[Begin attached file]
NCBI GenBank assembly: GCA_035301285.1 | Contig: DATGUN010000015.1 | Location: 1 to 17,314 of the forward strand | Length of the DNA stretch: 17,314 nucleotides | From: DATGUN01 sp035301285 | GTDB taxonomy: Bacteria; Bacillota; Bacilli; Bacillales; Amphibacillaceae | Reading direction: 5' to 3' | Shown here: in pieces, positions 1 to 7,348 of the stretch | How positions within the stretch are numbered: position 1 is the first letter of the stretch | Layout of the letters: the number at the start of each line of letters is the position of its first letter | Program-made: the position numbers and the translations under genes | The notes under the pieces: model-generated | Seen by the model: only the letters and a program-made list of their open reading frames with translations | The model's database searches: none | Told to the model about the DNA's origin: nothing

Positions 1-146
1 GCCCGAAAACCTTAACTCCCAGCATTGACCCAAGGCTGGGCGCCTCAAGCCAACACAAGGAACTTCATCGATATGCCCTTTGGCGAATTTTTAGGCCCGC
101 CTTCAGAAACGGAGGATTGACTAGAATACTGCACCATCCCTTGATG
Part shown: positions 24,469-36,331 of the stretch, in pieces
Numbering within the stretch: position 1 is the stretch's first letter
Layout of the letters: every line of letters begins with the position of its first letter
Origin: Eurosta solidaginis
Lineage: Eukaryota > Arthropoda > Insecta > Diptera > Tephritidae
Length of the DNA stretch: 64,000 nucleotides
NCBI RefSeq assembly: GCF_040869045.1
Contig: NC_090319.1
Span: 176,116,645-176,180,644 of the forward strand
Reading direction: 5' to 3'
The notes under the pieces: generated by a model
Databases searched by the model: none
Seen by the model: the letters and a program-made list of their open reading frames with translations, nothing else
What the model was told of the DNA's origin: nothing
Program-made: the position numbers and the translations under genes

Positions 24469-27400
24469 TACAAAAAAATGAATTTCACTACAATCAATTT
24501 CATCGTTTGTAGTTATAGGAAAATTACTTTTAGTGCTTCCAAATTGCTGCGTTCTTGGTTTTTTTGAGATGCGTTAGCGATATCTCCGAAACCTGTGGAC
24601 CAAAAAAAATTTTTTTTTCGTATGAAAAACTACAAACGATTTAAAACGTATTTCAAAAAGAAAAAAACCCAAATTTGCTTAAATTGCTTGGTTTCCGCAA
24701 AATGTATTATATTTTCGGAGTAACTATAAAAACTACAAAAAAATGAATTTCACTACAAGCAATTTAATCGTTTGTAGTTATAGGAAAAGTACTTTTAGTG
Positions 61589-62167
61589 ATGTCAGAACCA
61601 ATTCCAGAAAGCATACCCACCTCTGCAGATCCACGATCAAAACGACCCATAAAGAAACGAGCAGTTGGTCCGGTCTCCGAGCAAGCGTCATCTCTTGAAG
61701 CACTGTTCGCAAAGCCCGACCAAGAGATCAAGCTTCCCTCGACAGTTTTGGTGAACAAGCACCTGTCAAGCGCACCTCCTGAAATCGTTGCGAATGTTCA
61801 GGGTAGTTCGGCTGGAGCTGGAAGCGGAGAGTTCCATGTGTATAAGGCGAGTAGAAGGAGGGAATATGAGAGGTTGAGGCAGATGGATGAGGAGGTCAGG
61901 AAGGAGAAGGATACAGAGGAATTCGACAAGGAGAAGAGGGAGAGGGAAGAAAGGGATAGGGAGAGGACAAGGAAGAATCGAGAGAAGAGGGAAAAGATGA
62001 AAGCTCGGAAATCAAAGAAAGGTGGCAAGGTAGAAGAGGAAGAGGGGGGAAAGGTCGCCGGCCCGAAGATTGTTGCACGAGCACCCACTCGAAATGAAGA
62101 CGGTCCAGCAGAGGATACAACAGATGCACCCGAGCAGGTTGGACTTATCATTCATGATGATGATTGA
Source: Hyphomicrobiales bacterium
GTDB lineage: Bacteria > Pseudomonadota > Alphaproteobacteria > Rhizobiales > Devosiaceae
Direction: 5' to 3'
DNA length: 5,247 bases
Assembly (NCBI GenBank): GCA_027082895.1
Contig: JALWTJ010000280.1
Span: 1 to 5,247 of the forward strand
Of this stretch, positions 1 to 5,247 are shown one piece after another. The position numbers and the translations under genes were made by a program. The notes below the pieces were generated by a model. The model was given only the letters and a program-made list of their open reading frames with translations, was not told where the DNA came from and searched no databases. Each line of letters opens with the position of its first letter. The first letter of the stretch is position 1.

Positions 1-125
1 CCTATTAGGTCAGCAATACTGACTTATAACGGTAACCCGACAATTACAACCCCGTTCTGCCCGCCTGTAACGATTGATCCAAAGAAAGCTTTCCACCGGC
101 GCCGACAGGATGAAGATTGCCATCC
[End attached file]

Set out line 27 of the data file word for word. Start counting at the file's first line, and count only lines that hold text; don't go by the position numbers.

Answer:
61601 ATTCCAGAAAGCATACCCACCTCTGCAGATCCACGATCAAAACGACCCATAAAGAAACGAGCAGTTGGTCCGGTCTCCGAGCAAGCGTCATCTCTTGAAG